Cape Reinga Tour – Where Two Oceans Meet
When we first looked at doing a Cape Reinga Tour we assumed we’d just drive ourselves up there. That was before we ended up staying in Paihia in the Bay of Islands and realising the drive was close to 4 hours. Each way.
Cape Reinga and 90 Mile Beach Tour
Neither of us fancied the drive so we looked at what tour options there were. We were already planning our trip to go out on the water Dolphin watching and to see the Hole in The Rock and found a combo tour with Fuller’s that gave us both tours for a bit of a discount ($205 for both tours).
On top of having someone else drive us while we relaxed, we would get an informative tour, plus we would get to drive along 90 mile beach (not recommended for cars unless they are 4 wheel drive), see the sand dunes, & visit a kauri forest. Cramming that all in sounded fine to us since we thought we’d be relaxing and napping on the bus.
Our napping plans didn’t quite work out as planned though…
The tour was an all day one so unfortunately that meant an early start – we begrudgingly rolled out of bed and wandered down the hill to our pick up point before 7am.
After one of the last tours we did in the US (Antelope Canyon) left us frustrated, I was pretty proud of our tour here in NZ – informative, funny with classic kiwi sayings throughout, our guide Dice (unique name right!) did a great job. He did have his challenges too.
Our first stop of the day was morning tea at a beautiful little seaside spot with a bit of history behind it. Apparently we were sipping our flat whites at the spot where Kupe first landed (believed to be the first Maori settler to travel to New Zealand from his Polynesian home).
90 Mile Beach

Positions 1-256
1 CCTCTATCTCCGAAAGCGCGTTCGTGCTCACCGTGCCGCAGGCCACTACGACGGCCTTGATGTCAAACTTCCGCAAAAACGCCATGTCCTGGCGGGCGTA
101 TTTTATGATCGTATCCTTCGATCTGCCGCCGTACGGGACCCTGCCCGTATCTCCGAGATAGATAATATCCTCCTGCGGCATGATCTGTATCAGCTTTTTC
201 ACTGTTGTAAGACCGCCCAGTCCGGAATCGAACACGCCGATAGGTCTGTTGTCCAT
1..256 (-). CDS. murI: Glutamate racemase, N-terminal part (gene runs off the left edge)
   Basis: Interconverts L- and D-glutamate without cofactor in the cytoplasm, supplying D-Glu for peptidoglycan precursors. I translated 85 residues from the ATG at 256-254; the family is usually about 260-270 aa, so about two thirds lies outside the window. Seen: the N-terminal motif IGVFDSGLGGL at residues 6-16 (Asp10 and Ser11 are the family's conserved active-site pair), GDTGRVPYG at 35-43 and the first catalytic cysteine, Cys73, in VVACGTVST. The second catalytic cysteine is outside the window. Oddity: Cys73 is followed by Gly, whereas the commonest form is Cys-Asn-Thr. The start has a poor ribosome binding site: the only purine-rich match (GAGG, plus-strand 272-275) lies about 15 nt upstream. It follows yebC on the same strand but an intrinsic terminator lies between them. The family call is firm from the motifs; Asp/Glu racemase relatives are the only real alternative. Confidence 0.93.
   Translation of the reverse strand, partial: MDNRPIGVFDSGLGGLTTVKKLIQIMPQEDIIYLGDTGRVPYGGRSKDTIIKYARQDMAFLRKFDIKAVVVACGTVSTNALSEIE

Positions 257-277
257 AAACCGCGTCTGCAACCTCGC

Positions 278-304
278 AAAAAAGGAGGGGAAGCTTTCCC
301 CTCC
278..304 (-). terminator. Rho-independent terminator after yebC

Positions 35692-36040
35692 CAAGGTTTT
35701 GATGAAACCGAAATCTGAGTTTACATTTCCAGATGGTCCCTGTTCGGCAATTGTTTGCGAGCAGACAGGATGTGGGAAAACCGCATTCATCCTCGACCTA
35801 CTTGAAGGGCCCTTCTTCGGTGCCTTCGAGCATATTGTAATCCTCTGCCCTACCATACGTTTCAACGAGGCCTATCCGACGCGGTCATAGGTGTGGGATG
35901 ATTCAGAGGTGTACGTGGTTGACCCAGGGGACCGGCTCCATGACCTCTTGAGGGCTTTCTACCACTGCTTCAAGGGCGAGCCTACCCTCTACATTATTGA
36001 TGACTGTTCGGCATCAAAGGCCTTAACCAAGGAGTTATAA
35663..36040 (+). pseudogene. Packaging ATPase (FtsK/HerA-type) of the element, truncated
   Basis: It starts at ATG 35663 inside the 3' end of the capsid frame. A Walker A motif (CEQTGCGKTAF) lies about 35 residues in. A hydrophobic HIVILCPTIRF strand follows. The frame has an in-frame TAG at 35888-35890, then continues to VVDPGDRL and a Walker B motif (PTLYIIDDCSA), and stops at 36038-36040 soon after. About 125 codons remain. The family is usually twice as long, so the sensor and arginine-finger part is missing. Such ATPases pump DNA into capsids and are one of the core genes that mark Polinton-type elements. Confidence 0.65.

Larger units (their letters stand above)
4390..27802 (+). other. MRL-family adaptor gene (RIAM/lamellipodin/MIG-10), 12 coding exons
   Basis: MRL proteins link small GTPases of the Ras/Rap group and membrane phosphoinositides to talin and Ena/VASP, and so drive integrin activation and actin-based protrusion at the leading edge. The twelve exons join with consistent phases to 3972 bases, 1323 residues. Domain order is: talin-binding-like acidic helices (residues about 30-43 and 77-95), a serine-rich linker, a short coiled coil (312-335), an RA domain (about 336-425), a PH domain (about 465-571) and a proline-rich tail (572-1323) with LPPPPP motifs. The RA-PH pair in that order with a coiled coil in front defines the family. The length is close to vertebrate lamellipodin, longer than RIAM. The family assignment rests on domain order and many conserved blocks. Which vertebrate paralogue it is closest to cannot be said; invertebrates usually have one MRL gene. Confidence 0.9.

Our next stop was 90 Mile Beach, a long stretch of beach along the remote and rugged west coast of the North Island. 90 Miles is somewhat misleading given the beach is barely 100 kilometres long. We were told that the 90 miles name comes from back when farmers were moving the cattle back along the beach and it would take them 3 full days to make the journey. They knew cattle could walk 30 miles in a day so naturally 30 miles times 3 = 90 miles.
The beach is also New Zealand’s first highway and was the first spot an airplane landed so sort of the first airport too. We were glad we didn’t take our car as we heard quite a few stories of tourists getting stuck in the sand with their 2wd rentals.
Who needs suspension on a Bus?
When we were about 20 minutes from Cape Reinga we rounded a corner (maybe going slightly too fast for a bus) and one of the springs on the rear of the bus snapped. We found this out for sure on the next downhill when we were left swaying massively to each side and crossing our fingers we wouldn’t topple over.
We limped along the last section of road but made it to the car park in one piece. We ended up making do with the bus for a while longer until it was replaced by a school bus at the next stop.
Cape Reinga and Giant Taniwha
Cape Reinga is the northernmost tip of the north island where the Pacific Ocean meets the Tasman Sea. I had visited the spot years ago but not with a tour so it was good to finally learn a bit more of the history and have the guide explain more about the area and its’ importance to Maori.
For example, Maori believe this is where spirits leave to go home with those that are not so lucky being eaten by the Taniwha (a mythical dragon-like water monster). The churning whirlpools that show the meeting of the two oceans shows where the Taniwha is apparently.
There are a bunch of trails all around Cape Reinga but given our tour only included an hour there we just opted for the nearby easy trails to explore and get a few different views of the area.
Ancient Swamp Kauri
Our next stop was visiting an ancient swamp kauri workshop. These guys work with the kauri that is dug up from old swamps created from tsunamis thousands of years ago. The rare wood fetches a MASSIVE price so we opted to just look rather than buy anything.
After seeing a workshop full of ancient Kauri it made sense to then move on to a forest filled with live Kauri trees. These forests used to fill the Northland area completely but now are limited to smaller protected areas where they are looked after.
The road off to the Kauri Forest we visited was a bit out of the way so I was impressed to see a sign on the side of the road for a panel beater. Not a great spot for it but hopefully the guy still manages to make a living there!
We finished the day completely wrecked after spending so long on the bus. I think I would prefer to have stayed closer to Cape Reinga somewhere like Kaitaia maybe and split up the day rather than pack it all in but it was still a great tour.
Check out our Vlog from the day below.